Updated 6:25 p.m.: University of Alaska President Jim Johnsen has resigned. The announcement comes just days after the UA Faculty Union board of directors issued a petition calling for Johnsen's resignation amid controversy over his recent bid for a leadership position at an outside university.
Vice President Michelle Rizk will serve as acting president effective immediately until an interim president is named. Rizk serves as the vice president of university relations, chief budget and strategy officer and system liaison for facilities and land management.
Johnsen will remain available to "assist with the transition" until July 1, according to a Monday news release.
It remains unknown what career choice he will make next. Just weeks ago, the now former president was the sole finalist in a nationwide search to fill the position of president at the University of Wisconsin.
However, after strong pushback from thousands of faculty, staff and students at the Midwest university system, Johnsen pulled his name. But not before participating in a public forum with UW members during which he made a few comments leaders of the UA faculty union took issue with.
Union Director Abel Bult-Ito specifically pointed to Johnsen's "disparaging" of Alaskans during the interview in which Johnsen said he appreciated how Wisconsonites chip in to support their university while Alaskans do not pay taxes and "expect a handout each year."
Johnsen's looking for another job amid crisis at his own university and then returning to the university "pretending nothing happened" when he was rejected in Wisconsin, didn't sit right with Bult-Ito.
Johnsen issued a statement Monday, shortly after the announcement of his resignation was made, acknowledging the challenges he faced in governing the university but giving no mention to the controversy leading up to the call for his stepping down.
“It has been a real challenge leading the university over the last five years, but we made a lot of progress, too," Johnsen said. "Looking forward, there is no institution more important for creating opportunities for Alaskans than the university.”
UA Board of Regents Chair Sheri Buretta noted in an email to university faculty and staff that the decision was mutual.
“While the board understands that a change in leadership can be unsettling, it is confident that this decision, though difficult, is the correct one for the university,” Buretta wrote. “We ask the university community to recognize that the state and university’s current fiscal situation requires significant change.
"To thrive, UA must come together to address our significant challenges – working to transform, reversing declining enrollment, and adapting to declining state support," she wrote. "The board also asks our community to move forward together and to work with the board and university leadership as we address these challenges.”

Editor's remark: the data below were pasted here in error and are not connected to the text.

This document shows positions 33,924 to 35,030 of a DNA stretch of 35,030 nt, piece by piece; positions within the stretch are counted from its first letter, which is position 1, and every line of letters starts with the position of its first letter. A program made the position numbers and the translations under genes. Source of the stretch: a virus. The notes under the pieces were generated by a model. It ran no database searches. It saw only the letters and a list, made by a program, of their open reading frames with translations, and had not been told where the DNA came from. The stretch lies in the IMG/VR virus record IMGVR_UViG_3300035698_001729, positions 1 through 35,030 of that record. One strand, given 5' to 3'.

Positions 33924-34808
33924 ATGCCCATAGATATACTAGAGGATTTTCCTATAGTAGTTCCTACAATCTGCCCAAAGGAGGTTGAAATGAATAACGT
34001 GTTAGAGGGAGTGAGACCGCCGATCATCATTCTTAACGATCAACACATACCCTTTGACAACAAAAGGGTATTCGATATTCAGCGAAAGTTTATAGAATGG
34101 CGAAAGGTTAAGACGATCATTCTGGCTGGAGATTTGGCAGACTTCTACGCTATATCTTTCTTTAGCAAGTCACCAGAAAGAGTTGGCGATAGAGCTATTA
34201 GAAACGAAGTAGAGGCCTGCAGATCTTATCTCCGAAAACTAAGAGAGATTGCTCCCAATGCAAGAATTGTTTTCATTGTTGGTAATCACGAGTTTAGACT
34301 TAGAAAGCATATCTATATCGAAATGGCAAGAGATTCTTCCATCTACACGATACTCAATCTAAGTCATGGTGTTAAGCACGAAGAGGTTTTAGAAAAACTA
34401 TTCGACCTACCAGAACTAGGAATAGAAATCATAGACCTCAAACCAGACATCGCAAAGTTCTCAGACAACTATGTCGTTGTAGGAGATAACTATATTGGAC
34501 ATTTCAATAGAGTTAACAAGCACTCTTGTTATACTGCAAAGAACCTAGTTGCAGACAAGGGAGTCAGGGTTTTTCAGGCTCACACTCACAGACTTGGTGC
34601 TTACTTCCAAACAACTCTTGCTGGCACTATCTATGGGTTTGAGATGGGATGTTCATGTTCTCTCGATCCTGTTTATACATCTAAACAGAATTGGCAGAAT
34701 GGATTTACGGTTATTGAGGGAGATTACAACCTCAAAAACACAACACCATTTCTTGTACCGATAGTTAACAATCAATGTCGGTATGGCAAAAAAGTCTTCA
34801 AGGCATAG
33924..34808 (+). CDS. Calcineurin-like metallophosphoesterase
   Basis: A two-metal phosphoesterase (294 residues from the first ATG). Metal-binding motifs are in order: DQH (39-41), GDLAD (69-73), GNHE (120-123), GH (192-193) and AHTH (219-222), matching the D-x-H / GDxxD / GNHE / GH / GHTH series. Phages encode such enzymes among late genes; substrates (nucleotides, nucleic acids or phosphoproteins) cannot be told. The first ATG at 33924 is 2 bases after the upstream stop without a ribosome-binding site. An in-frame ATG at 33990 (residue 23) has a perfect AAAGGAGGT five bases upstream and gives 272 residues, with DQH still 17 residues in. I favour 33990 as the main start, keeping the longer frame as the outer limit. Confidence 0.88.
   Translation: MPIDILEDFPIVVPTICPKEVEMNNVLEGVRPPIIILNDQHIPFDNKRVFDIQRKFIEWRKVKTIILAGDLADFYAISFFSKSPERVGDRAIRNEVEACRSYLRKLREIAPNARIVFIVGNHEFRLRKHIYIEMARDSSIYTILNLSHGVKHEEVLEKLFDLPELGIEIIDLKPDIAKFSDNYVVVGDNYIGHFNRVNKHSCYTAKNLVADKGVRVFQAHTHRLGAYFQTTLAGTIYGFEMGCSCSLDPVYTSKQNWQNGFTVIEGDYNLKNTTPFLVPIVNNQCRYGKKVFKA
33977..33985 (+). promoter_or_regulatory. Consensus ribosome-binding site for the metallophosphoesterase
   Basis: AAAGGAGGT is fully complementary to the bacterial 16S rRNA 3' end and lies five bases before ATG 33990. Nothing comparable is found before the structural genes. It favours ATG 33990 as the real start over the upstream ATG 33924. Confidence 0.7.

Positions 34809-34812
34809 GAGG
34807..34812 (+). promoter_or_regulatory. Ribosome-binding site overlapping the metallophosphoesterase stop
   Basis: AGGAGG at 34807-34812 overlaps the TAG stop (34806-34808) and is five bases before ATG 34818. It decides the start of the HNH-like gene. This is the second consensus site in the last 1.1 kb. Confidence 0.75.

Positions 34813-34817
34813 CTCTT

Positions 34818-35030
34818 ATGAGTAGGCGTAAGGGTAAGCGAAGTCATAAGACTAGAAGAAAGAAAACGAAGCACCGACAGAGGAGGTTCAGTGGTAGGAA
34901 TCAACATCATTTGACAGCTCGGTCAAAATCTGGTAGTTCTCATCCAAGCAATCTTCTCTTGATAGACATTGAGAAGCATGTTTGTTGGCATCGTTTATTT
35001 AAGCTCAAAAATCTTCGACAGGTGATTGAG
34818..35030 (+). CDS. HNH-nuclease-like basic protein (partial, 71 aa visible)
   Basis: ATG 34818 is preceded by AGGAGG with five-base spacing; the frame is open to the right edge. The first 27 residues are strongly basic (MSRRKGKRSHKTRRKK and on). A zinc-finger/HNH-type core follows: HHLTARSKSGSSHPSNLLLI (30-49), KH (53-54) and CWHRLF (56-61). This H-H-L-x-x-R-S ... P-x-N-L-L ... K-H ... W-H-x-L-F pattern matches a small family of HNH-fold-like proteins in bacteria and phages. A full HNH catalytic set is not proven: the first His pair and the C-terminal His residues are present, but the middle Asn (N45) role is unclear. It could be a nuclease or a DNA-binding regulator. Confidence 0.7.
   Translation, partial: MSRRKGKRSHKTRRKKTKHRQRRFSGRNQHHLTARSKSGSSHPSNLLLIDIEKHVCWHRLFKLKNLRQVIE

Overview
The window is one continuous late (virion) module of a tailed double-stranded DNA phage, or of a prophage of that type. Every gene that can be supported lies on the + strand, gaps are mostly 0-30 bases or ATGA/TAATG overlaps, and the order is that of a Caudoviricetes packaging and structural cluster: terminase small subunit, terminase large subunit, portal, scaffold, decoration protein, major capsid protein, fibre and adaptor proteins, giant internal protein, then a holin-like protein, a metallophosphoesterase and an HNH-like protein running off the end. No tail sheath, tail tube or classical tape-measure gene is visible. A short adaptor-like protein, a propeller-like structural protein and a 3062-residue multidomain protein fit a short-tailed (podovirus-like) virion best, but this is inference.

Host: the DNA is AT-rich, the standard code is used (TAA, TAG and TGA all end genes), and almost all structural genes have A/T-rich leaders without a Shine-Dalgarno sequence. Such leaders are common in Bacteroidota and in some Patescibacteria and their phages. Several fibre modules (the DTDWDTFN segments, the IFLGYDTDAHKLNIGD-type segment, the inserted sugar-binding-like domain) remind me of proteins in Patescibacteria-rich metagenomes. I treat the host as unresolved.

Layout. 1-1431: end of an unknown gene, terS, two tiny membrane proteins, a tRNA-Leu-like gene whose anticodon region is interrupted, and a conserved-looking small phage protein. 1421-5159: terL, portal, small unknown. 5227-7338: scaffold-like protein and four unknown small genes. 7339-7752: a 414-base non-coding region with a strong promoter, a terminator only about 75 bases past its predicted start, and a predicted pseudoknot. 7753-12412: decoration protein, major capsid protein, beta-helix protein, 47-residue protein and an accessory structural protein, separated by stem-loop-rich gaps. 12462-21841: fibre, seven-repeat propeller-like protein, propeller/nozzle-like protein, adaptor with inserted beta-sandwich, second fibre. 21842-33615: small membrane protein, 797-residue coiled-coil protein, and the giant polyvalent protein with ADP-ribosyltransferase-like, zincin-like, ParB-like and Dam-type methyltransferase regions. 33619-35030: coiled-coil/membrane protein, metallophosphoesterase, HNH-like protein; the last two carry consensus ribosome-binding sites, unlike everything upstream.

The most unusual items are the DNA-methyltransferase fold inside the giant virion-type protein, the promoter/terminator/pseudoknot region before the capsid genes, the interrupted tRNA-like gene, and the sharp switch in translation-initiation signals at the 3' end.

Johnsen resigned before his five-year contract is up –– it was set to end later this year –– but will leave the university with a sizable exit package.
"The severance agreement and release between President Johnsen and the board provides for an orderly and amicable transition and is consistent with the terms of the president's employment contract, including six months' pay in lieu of notice, cash out of accrued and unused annual leave up to 240 hours, payment of the past due FY19 performance bonus and the FY20 performance bonus (up to $75,000/year)," UA spokeswoman Roberta Graham confirmed in a Monday afternoon email.
The announcement of Johnsen's resignation was made after a Monday emergency meeting of the board that was largely held in executive session. Similar emergency meetings were held June 10, 16, 17 and 18, all largely made up of executive sessions not available for public view.
Regents will appoint an interim president by July 15, according to Buretta, after consulting with chancellors and other governance leaders.
A formal search to fill the position will begin later this year.
Gov. Mike Dunleavy issued a statement Monday afternoon acknowledging Johnsen's resignation and thanking him for "his service to higher education and to Alaska."
Dunleavy, who last year proposed cutting state funding for the university by 41%, said he was committed to helping the university continue to provide "educational services" to Alaskans.
The massive budget cut was narrowly avoided after former Regent Chair John Davies signed a compact with the governor agreeing to a defunding plan that would cut $70 million in state funding for the university over three years as opposed to Dunleavy's originally proposed cut of $135 million in one budget cycle.
Fairbanks Democratic Rep. Adam Wool, who represents the district which includes the University of Alaska Fairbanks campus, said in a Monday afternoon statement he felt the criticism toward Johnsen was "misguided."
"He has been dealt a tough hand since he arrived at UA, especially the past two years, and has tried to implement the needed changes," Wool said. "I feel that more funding certainly would've helped but the entire higher education industry is going through massive changes and we need to keep that in mind going forward."
Contact staff writer Erin McGroarty at 459-7544. Follow her on Twitter: @FDNMpolitics.